It was preceded by a 1979 Dodge Aspen, and replaced by a 1990 Mercury Sable. Because of those three cars, I *still* feel like driving 100 miles away and making it home without any problems is an accomplishment.

  15. SSurfer321 Avatar

    My 2nd car was a blue AWD Tempo with those DAMN automatic seatbelts. The AWD was fun in the snow. I had it two years before it started puking coolant and overheating all the time. I wasn't much of a wrench back then so I just got rid of it. I think I traded it in for a '96 Mustang V6. Another poor decision 🙁

  16. ˏ♂ˊ mzs zsm msz esq Avatar
    ˏ♂ˊ mzs zsm msz esq

    Eric, that was fun to read, thanks. You know how some groggy mornings you flush the toilet and realize that you need to blow your nose, so you go and grab a wad of toilet paper, blow your nose, and throw it down, AND it goes down with the same morning flush!! It can make you happy all morning! This post was such a pleasant surprise for me, that last line was perfect, have a great day too.
    Also, it should to be pronounced personal misery couPAY.

    1. Tim Odell Avatar
      Tim Odell

      Metaphor of the day award goes to…

    2. Eric Rood Avatar
      Eric Rood

      …and this is why Hooniverse is teh bets car site evar!
      I've never received a better compliment.

  17. Arco777 Avatar

    I owned a 90 model Tempo AWD that I purchased in 2008 for $500. I lived in Alaska at the time and bet that's one of the few places you could find an AWD model. The light blue metallic paint looked factory fresh and so did the interior. The only issues the car had were a non-blinking left turn signal (stayed solid) and the power lock actuators were seized. I loved that car. Still miss it badly!
    The 2.3 HSO (High Specific Output) 4-cylinder was no major powerplant, and the auto trans didn't help things. It wasn't quick but it was reliable for me. Interior was comfortable and reasonably roomy. I really couldn't find any faults with the car. The gas mileage was great and it was a perfect commuter car for Alaska.
    Mine had snow tires (no studs though) and even in front wheel drive mode it powered through deep snow quite impressively. In AWD mode it was unstoppable. I quickly learned to have great fun coming into a 90 degree corner in FWD, handbrake to rotate the rear end around, hit the AWD switch and power out of the turn. Seriously, it was a blast in the snow and ice.

  18. mwc5851 Avatar

    My parents had a 1984 Mercury Topaz Blue Max edition. The 'new computerized engine controls' often left us stranded along the interstate. Ford always towed it in an replaced the computer. After about 4 replacements, they stopped failing. The tale tell sign before failure was a strong odor in the car smelling like someone getting a curly permanent at the local salon.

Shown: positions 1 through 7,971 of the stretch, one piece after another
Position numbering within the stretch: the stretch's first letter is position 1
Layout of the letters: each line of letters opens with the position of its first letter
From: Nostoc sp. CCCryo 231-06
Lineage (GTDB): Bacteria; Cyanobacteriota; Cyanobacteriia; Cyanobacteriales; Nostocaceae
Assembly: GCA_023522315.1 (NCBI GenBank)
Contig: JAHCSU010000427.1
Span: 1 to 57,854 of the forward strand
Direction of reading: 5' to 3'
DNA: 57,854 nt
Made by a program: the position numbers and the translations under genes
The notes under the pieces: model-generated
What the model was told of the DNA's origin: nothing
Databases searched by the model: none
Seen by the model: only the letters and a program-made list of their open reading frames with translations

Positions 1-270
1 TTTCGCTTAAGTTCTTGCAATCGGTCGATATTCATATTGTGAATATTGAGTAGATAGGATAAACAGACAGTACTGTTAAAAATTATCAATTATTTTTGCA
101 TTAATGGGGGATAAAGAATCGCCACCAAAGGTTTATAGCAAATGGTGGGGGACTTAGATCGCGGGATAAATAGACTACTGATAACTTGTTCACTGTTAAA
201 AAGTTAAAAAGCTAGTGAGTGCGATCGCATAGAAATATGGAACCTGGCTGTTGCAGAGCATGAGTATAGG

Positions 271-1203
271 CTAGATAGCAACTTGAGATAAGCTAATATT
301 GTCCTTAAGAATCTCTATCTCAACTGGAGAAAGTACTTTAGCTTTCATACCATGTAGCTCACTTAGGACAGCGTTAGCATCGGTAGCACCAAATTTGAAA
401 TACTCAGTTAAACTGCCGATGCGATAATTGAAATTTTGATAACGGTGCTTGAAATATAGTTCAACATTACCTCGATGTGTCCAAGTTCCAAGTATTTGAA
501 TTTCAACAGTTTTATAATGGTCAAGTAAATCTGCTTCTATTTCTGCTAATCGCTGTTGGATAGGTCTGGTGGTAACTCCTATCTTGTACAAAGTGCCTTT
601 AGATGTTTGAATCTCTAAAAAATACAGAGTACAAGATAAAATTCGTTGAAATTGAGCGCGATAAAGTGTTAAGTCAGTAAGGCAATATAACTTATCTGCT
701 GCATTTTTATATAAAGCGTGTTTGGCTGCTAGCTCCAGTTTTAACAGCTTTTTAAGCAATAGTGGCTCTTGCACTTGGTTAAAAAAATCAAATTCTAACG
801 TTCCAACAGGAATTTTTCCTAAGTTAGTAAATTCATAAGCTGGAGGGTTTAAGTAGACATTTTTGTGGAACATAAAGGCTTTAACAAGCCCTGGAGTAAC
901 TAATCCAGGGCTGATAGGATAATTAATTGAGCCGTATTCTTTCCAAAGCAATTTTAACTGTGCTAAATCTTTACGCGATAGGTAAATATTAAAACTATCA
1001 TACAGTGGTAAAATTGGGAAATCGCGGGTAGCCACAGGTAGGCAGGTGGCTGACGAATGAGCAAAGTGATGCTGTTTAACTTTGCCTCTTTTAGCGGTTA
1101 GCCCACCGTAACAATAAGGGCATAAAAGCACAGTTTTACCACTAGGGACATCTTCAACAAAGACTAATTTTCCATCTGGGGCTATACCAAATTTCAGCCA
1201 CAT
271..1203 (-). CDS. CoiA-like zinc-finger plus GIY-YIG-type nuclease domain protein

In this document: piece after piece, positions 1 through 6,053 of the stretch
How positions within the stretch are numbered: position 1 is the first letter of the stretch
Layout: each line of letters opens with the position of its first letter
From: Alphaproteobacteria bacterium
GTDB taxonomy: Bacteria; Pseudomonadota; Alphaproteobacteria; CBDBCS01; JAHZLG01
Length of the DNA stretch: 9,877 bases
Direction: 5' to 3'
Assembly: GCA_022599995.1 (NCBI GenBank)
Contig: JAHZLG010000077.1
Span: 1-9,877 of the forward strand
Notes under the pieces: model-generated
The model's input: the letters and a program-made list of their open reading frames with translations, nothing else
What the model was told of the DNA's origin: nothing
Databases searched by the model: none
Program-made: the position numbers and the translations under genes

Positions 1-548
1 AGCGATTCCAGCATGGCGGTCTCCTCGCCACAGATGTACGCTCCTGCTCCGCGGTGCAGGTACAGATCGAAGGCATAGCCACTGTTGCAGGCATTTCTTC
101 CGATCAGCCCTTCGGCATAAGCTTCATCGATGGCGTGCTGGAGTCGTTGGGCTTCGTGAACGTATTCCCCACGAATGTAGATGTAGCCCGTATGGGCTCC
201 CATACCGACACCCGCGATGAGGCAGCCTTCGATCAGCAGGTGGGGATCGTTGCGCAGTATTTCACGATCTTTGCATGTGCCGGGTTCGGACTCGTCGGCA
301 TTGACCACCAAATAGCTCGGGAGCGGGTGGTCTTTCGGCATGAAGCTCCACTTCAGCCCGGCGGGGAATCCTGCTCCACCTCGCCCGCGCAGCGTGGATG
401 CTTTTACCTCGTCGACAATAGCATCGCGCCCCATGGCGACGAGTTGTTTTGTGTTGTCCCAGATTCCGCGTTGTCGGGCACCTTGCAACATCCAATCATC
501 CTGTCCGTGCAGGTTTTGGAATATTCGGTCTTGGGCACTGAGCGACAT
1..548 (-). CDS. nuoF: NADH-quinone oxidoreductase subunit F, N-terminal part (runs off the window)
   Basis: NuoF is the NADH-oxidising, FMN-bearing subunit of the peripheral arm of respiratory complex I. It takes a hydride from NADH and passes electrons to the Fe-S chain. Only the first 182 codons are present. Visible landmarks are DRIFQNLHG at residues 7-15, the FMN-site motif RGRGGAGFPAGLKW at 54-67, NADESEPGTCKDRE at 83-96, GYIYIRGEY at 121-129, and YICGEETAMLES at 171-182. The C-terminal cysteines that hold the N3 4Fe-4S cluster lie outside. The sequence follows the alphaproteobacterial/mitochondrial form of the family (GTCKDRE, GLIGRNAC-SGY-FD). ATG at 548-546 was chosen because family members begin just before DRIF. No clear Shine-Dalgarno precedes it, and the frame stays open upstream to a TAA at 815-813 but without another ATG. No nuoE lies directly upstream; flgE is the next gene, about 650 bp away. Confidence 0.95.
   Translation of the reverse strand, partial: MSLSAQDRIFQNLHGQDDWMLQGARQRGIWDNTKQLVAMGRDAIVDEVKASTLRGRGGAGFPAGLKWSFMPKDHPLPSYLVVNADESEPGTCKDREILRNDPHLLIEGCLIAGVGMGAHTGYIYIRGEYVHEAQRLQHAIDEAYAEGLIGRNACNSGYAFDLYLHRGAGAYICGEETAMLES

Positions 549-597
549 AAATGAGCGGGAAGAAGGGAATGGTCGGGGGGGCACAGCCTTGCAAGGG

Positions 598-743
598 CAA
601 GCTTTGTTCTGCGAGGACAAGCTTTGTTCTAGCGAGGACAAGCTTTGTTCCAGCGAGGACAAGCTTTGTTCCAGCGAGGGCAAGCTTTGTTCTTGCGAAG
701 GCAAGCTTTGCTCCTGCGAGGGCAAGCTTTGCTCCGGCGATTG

The Blue Max Topaz was a 5 speed and if you had enough road, you could bury the speedometer. This car also had special size wheels and tires. Replacement tires had to be special ordered from Michelin to fit the custom rims. The car also had problems with the rear alignment. The 'Ford engineers' visited our car a few times trying to figure out why our Topaz ate its rear tires, crazy amount of cupping. The Blue Max also featured a trunk mounted luggage rack with wooden slats. The finish on these wood rails peeled and we had to keep wood stain on them for protection.
    If climbing a long hill, the 'computer' would turn off the AC so you would make it to the top. We just learned to hit the AC button before we started up the hill. My parents kept the car for 3 years before trading it on a 1987 Taurus LX.

    1. Eric Rood Avatar
      Eric Rood

      I'm not saying I ever buried the speedometer, but I'm saying that if I did, I would have needed about three miles of straight country road, which were located conveniently all around me where I grew up.
      The AC thing probably would have applied had it ever worked in the car by the time I got it.

  19. salguod Avatar

    When I traded my fun but excruciatingly unreliable Nissan Pulsar SE at the local Ford dealer, they offered me a Tempo or an Escort for the same money. I chose the Escort and I'm glad I did. It was bullet proof, roomier, prettier and a hatch so more practical.
    I never liked Tempos.

  20. Tim Odell Avatar
    Tim Odell

    My friend's family had a Topaz as the "first car" for a series of kids as they got their licenses. We called it the Dopaz, or DopeA$$ or various other creative names.
    It was awful, but if it survived that family's driving and maintenance habits over at least 3 young drivers, it couldn't be all bad.

    1. Eric Rood Avatar
      Eric Rood

      Exactly what happened with my family. It was tired when my sister got it first and it somehow lasted another six torturous years at the hands of teenage drivers.

  21. B Hanson Avatar
    B Hanson

    I have a 1994 Topaz as a daily driver and it's been great for the last 5 years (and 120,000 kms) that I've owned it. It has been rolled once and gets used as an off-road vehicle occasionally and aside from it's poor fuel economy (22 mpg) and needing a new harmonic balancer every 40,000 kms or so I have no complaints. It has required less maintenance in 5 years than our '99 Protege in the 2 years and 40,000 kms that we've owned it. The AC even still works. I only paid $400 for it and it died right now it would owe me nothing.
    [URL =http://s1017.photobucket.com/user/bvolks/media/Sept302013027_zpsbcb51d37.jpg.html][IMG]http://i1017.photobucket.com/albums/af296/bvolks/Sept302013027_zpsbcb51d37.jpg[/IMG][/URL]

  22. Chris Bedwell Avatar
    Chris Bedwell

    I think I may have been your target audience. But I just want you to know how much I enjoyed your article on the detestable Ford Tempo.